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Public Health:Promoting health and wellbeing - Obesity - Essay Example

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Public health: Promoting health and wellbeing – Obesity Abstract The growing obesity epidemic is becoming a global issue, contributing to numerous health concerns and is associated with a short lifespan. It is estimated that over 50% of the public in developed countries will be obese by the year 2050 (McPherson, Marsh, & Brown, 2007)…
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Public Health:Promoting health and wellbeing - Obesity
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Public Health:Promoting health and wellbeing - Obesity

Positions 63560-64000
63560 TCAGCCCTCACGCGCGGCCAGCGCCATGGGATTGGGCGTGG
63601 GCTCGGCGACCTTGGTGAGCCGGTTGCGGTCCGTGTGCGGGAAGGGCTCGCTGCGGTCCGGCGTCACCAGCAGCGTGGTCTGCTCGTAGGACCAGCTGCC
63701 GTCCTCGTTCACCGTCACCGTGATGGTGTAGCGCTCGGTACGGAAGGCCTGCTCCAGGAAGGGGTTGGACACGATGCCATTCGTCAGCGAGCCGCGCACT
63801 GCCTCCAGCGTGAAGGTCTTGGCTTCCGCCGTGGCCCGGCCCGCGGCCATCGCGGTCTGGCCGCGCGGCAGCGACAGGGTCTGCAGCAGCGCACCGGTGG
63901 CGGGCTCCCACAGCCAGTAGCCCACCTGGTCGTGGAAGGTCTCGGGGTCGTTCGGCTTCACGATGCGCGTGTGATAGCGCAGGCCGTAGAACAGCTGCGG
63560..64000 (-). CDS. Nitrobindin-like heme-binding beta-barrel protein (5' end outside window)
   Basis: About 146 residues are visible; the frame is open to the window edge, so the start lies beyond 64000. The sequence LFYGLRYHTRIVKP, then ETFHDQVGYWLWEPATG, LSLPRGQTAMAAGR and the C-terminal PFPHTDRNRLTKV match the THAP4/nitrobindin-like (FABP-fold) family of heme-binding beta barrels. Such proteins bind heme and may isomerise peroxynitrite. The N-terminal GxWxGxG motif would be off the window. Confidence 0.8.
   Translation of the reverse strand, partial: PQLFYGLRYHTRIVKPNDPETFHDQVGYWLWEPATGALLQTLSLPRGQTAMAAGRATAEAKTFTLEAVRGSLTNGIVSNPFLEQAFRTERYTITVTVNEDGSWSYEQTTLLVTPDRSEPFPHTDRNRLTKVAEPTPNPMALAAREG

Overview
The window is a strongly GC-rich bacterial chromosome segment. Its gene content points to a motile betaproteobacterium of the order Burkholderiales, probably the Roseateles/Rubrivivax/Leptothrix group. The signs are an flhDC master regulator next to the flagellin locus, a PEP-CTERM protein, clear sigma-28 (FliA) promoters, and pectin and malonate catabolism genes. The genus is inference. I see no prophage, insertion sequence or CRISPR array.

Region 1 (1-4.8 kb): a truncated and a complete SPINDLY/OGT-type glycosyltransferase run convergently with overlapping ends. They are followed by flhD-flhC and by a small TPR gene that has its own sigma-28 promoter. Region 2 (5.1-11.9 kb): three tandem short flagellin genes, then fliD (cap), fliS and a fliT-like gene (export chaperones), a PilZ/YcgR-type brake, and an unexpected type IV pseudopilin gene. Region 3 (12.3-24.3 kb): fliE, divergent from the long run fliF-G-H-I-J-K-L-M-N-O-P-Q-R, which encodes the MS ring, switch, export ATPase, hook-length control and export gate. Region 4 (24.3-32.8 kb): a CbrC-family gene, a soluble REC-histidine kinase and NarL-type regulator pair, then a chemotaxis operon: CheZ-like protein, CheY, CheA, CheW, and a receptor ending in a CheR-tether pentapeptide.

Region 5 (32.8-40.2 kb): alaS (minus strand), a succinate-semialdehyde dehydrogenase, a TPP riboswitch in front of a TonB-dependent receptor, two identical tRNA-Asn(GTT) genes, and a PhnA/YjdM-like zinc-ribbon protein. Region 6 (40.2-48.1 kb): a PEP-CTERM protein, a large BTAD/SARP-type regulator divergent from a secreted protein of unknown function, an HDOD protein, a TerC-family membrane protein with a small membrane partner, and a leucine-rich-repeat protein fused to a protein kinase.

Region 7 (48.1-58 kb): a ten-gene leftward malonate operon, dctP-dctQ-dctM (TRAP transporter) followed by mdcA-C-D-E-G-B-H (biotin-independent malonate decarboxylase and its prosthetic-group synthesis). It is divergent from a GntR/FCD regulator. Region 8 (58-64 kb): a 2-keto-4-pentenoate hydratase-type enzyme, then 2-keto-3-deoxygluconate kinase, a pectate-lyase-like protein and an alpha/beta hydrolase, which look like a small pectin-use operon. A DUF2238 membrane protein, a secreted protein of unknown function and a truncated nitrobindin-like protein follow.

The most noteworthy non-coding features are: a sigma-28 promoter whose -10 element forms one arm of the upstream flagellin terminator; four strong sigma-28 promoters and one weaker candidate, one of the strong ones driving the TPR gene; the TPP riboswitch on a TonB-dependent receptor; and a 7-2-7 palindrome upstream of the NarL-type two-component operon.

Download file to see previous pages... The nursing community is essential in bridging the gap between clients and their health, thus training and techniques would be the most effective at the nursing level, which the following paper will address, including associated health problems, treatment, and the various factors that contribute to obesity. What is obesity? The definition of obesity has changed over the years, and now includes different categories, ranging from obese to super-super obese, with body mass indexes (BMI) ranging from 40 to 60 (Leykin et al., 2006). As a reference, for an individual to be considered in the “healthy” range, their BMI is under 25. There are many factors that contribute to obtaining the BMI used in determining the level of obesity, including gender, age, height, and weight of the individual. Additionally, obesity can be determined by taking waist measurements, with a circumference over 35 inches (88 cm) for women, and 40 inches (102 cm) for men, as an indication of possible obesity-related issues being present (Alpert, 2009). However, it is important to note that some body types may fall within the “obese” range as defined by the two aforementioned measurements, but are not classified as obese due to lean muscle mass and body fat percentage (Romero-Corral et al., 2008). In general terms, obesity is an overabundance of fatty, or adipose tissue, caused by a positive energy balance, or an intake of energy (in the form of calories from food) that is in excess of what the body needs to sustain life and support activity level (Lake, 2011). Obesity once had a useful purpose, when food was scarce and the energy reserves found in stored body fat could provide sustained nourishment during the times of famine (Haslam, 2007). A robust and full figure was signs of wealth, indicating that there was an abundance of food. However, times have changed and food is more than plentiful, with a wide range of options, including a growing number of poor nutrient choices. We no longer face uncertainty regarding access, thus humans are in essence fighting against evolutionary instincts, further hampering the pursuit of health (Haslam, 2007). Health implications of obesity While the aesthetic aspect of obesity is easy to see, there are many health issues that are associated with obesit ...Download file to see next pagesRead More
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